Loneliness and Moral Judgment (Does Loneliness Make Moral Judgment More Permissible?)

This paper examines how loneliness influences people’s moral judgment. This paper shows that lonely people make moral judgment more permissible. Four studies demonstrate that lonely people are more likely to make a moral utilitarian choice than non-lonely people (study 1 and study 2); and lonely people rate five dimensions of moral foundations (harm, fairness, in-group, authority and purity) (Haidt 2001) less relevant to their judgment than non-lonely people (studies 3 and 4). We also document that the effects are driven by empathetic concern.



Citation:

Jenny (Jinfeng) Jiao and Jing (Alice) Wang (2013) ,"Loneliness and Moral Judgment (Does Loneliness Make Moral Judgment More Permissible?)", in NA - Advances in Consumer Research Volume 41, eds. Simona Botti and Aparna Labroo, Duluth, MN : Association for Consumer Research, Pages: .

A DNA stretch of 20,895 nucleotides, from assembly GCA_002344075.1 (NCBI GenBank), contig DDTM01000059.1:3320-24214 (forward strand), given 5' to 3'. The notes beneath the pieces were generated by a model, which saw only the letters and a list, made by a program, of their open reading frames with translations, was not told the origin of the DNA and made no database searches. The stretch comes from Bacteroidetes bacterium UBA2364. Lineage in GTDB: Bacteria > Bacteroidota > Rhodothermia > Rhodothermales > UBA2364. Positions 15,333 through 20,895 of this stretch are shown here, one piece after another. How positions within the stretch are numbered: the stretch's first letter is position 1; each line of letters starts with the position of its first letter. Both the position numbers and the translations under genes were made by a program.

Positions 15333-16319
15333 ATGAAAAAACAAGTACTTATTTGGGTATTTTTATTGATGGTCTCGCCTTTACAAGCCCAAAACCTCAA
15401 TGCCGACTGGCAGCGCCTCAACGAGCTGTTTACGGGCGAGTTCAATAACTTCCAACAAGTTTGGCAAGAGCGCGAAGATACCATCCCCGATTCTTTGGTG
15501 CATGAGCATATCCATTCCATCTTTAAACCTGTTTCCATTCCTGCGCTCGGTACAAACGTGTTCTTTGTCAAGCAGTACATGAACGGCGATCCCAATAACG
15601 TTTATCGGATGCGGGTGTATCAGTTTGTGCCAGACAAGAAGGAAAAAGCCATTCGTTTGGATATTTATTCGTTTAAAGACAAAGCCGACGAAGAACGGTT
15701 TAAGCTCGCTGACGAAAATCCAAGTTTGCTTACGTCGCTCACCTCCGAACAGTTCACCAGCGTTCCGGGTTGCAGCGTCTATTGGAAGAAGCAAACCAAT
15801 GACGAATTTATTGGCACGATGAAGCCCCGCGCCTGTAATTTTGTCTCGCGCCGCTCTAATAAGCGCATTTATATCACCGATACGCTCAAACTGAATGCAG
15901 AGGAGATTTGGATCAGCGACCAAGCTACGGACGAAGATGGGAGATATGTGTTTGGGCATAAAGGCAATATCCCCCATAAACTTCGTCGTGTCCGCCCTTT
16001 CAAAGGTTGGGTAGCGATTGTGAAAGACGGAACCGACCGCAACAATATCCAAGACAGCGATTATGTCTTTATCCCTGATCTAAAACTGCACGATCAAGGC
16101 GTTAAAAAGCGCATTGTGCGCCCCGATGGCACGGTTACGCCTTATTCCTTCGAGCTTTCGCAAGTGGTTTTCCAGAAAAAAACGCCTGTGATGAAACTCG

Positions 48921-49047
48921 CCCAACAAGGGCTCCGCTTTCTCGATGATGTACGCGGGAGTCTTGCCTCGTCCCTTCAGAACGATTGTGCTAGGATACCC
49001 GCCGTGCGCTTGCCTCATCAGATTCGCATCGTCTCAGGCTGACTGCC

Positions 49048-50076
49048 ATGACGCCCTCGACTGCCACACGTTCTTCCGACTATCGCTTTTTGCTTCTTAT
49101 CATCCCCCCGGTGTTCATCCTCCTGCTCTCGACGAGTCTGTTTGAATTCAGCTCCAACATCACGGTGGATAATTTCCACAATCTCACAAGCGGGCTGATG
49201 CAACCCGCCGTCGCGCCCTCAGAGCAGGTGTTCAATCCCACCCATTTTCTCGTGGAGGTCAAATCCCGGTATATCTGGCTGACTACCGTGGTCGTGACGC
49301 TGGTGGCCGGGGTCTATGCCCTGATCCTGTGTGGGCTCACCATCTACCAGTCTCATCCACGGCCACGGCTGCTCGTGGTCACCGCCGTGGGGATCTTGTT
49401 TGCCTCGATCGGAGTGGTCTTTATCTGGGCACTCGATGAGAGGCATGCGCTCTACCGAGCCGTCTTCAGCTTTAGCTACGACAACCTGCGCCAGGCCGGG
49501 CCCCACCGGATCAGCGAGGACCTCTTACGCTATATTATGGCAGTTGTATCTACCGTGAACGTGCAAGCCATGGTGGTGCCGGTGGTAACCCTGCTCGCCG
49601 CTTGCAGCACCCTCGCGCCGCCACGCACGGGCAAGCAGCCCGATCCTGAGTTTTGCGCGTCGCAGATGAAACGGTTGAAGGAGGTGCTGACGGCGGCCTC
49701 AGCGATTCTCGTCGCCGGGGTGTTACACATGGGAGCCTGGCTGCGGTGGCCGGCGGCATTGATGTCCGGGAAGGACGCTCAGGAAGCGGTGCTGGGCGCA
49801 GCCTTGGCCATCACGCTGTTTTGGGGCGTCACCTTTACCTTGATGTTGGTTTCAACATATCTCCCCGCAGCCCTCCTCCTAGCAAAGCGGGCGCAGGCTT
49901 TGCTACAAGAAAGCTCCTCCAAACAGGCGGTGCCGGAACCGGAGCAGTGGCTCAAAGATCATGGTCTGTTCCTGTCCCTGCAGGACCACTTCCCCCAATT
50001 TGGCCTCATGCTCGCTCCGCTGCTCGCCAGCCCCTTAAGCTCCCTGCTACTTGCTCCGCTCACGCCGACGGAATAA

Authors

Jenny (Jinfeng) Jiao, University of Iowa, USA
Jing (Alice) Wang, University of Iowa, USA



Volume

NA - Advances in Consumer Research Volume 41 | 2013



Share Proceeding

Featured papers

See More

Featured

N5. Mixed Feelings, Mixed Baskets: How Emotions of Pride and Guilt Drive the Relative Healthiness of Sequential Food Choices

Julia Storch, University of Groningen, The Netherlands
Koert van Ittersum, University of Groningen, The Netherlands
Jing Wan, University of Groningen, The Netherlands

Read More

Featured

Morality Matters in the Marketplace: The Influence of Morally Based Attitudes on Consumer Purchase Intentions

Andrew Luttrell, Ball State University
Jacob Teeny, Ohio State University, USA
Richard Petty, Ohio State University, USA

Read More

Featured

Can Fear Be Eaten? Emotional and Behavioral Consequences of Intake of Fear-inducing Food or Drink

Jiangang Du, Nankai University
Qiuying Zheng, Beijing University of Chinese Medicine
Michael K. Hui, Chinese University of Hong Kong, China
Xiucheng Fan, Fudan University, China

Read More

Engage with Us

Becoming an Association for Consumer Research member is simple. Membership in ACR is relatively inexpensive, but brings significant benefits to its members.